Tonight, the University of Connecticut women’s basketball team set the record for consecutive wins by a NCAA basketball program. The previous record was an 88 game winning streak by UCLA from 1971-1974. In 1974, Americans were in the midst of the greatest streak that will never likely be matched again. Sure, UCLA won 88 games in a row, but they also won 7 NCAA championships in a row and 10 in 12 years before Coach John Wooden retired. Nothing like that will be seen again in Men’s basketball. In today’s era of one and done college players, the ability to win year in and year out at the collegiate level is gone. Wooden for 12 years had the best players in the country play for him including: Gail Goodrich, Lew Alcindor (Kareem Abdul-Jabbar), Henry Bibby, Keith (Jamaal) Wilkes, Sidney Wicks, and Bill Walton.
When January of 1974 arrived, I was all of 10. But I was also the king of the Nerf hoop basketball court. I often dreamt I was Gail Goodrich, Jerry West, Pistol Pete Maravich, or Julius Erving. Unfortunately for me, my basketball prowess would peak in a couple of years as I was vertically challenged throughout my adolescence. However, on the Nerf court, I was the man before there the man. But in reality, the man was, and always would be John Wooden.
Wooden was able not only able to recruit and coach the best players, he was also able to teach them how to properly put socks on and tie the shoelaces on your shoes. That’s how precise and detail oriented Wooden was. Wooden expected nothing but perfection from his players. And from 1971-1974, they delivered. At the heart of the team for those 88 wins was Bill Walton. The Big Red Head (like yours truly) was a rebounding and scoring machine who had soft hands. As a sophomore and junior, Walton was the player of the year and led UCLA to NCAA titles both years. In the 1973 title game, Walton went 21 for 22 from the field with 2 free throws for an amazing 44 points.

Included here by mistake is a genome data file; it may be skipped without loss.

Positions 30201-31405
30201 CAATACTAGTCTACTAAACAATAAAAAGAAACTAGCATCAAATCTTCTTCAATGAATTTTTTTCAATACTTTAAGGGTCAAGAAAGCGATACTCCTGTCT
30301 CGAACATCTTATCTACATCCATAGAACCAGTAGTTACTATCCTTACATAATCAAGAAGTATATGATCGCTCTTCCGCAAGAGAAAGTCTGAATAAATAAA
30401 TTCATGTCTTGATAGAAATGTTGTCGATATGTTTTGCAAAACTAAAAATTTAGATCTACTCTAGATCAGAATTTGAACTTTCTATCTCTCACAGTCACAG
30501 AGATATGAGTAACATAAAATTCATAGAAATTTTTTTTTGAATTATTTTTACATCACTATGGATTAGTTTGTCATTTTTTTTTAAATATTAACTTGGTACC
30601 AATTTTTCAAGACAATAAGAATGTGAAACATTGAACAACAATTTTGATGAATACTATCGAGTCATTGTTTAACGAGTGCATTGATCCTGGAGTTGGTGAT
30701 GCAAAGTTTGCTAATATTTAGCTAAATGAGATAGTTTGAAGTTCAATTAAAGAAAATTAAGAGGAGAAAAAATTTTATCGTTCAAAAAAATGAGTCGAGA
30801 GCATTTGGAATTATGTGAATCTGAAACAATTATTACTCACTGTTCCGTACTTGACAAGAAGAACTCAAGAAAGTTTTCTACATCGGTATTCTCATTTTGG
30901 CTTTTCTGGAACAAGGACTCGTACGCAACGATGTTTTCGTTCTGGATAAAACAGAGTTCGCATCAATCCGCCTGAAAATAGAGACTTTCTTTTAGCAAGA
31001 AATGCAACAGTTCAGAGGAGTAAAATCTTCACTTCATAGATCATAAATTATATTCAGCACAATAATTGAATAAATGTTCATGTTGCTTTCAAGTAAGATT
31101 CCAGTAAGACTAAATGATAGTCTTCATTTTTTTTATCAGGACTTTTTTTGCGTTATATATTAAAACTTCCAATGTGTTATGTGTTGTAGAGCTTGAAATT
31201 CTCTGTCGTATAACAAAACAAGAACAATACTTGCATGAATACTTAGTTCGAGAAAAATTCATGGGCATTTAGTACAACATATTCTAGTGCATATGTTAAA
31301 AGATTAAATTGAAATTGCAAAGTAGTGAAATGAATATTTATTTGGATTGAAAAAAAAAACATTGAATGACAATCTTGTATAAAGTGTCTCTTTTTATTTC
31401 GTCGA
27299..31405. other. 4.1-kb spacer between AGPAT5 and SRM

When the fall rolled around, everyone expected more of the same. Come January, UCLA had just beaten Iowa by 22 points when the team rolled into South Bend, Indiana for a game against Notre Dame. For most of the first half, UCLA dominated by as many as 17 points. With three minutes to play in the game, UCLA led 70-59. As a ten-year old, I thought UCLA had it in the bag. UCLA did not score the rest of the way. Notre Dame went on a 12-0 run. Future NBA players Adrian Dantley and John Shumate led the way for Notre Dame along with Dwight Clay’s go ahead jumper with 29 seconds left. Wooden shrugged off the loss. He stated, “Winners do the talking. Losers keep quiet.”
What most people do not remember about the game was the two teams met a little over a week later at UCLA. Wooden started true freshman Marques Johnson and UCLA dominated the whole game 94-75. The season would not end well for UCLA. The great North Carolina State team led by David Thompson, Tom Burleson, and Tim Stoddard (father of my friend, Ellen), defeated UCLA in the semifinals 80-74. For Notre Dame, they never qualified for the then 32 team tournament. Instead, the Fighting Irish went to the NIT and came in second. The victory turned around a struggling Irish program and vaulted Dantley, Shumate, and coach Digger Phelps into the national spotlight. For Wooden, he would retire after winning the title again in 1975 and UCLA would not return to basketball glory for another 20 years.
Here are the last few minutes of the game…